Soil that has been enriched with organic matter is better for growing plants and easier to till.
Watch the video above to find out more.
Danny Lipford: Boy, Tricia, this dirt is in great shape, I mean it’s tilling up so easily.
Tricia Craven Worley: Oh, thanks Danny. Well, you know it’s taken quite a few years to get like this. To get dirt that’s as rich as this takes a combination of the garden being used for a long time.
I kind of let the leaves get it here, and of course I try to amend it, work with mulch and different things, and that helps create this really nice, rich soil. And the other thing, by using all those things, the earthworms just love it.
Danny Lipford: Oh, I’ll bet so , and they certainly can help out as far as loosening up the soil.
Tricia Craven Worley: Yeah, and of course that’s one of the greatest things about tilling, because over the season the ground, if you don’t get enough rain, it tends to creates big clods and so it’s more difficult to plant.
Danny Lipford: Well, this size tiller is perfect for a yard that’s in this good a shape. Of course I’ve been in situations where I’ve had to go rent one of the real big ones, but they’re only $30 to $50 a day and that can really get a lot of tilling done in a quick time.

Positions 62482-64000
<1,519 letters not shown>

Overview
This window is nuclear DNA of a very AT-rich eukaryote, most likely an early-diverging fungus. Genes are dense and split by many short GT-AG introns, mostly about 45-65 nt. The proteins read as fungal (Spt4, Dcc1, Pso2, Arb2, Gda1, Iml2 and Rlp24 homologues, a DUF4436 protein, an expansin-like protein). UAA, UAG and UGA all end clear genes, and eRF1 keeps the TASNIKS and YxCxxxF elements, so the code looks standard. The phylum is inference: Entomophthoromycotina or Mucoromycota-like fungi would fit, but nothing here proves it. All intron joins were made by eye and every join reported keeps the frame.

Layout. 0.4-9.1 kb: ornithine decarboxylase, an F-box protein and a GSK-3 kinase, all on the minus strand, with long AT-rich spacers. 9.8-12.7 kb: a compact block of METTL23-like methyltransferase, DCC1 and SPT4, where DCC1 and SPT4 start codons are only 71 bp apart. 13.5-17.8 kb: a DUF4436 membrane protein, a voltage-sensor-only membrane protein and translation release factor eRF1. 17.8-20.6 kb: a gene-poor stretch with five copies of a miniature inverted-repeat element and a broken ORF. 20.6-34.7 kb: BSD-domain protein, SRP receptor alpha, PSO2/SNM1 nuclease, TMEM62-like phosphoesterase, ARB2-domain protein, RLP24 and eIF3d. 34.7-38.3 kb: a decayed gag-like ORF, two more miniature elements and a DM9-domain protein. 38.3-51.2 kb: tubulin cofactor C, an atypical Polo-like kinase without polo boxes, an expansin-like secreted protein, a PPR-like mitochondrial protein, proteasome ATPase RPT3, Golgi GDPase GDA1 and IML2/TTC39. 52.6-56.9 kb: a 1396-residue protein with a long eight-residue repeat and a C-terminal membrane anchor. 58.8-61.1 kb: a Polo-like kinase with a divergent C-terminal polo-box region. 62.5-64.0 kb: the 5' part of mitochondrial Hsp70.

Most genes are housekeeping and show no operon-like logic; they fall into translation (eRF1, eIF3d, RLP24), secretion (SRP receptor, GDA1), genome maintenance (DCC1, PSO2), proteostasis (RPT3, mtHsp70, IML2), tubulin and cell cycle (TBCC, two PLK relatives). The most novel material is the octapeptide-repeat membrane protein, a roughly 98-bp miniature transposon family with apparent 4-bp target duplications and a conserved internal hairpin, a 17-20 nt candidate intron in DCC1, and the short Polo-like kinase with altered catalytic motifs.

Tricia Craven Worley: Oh yeah, and something this size, it looks like it would be pretty easy for me to operate it as well.
Danny Lipford: Yeah, yeah. It’s pretty light—light weight—and so, but actually a string trimmer that has the attachment on it, so you can use it on a lot of different things.
But what about a situation where you have a lot of weeds or grass, do you dig those up or do you till them right under?
Tricia Craven Worley: Well, there are many schools of thought. I prefer to try to get all the weeds out first, because those seeds are always there, but some people just till it and hope for the best.
That’s why I carry this spade around, because, you know, this is my line of first defense.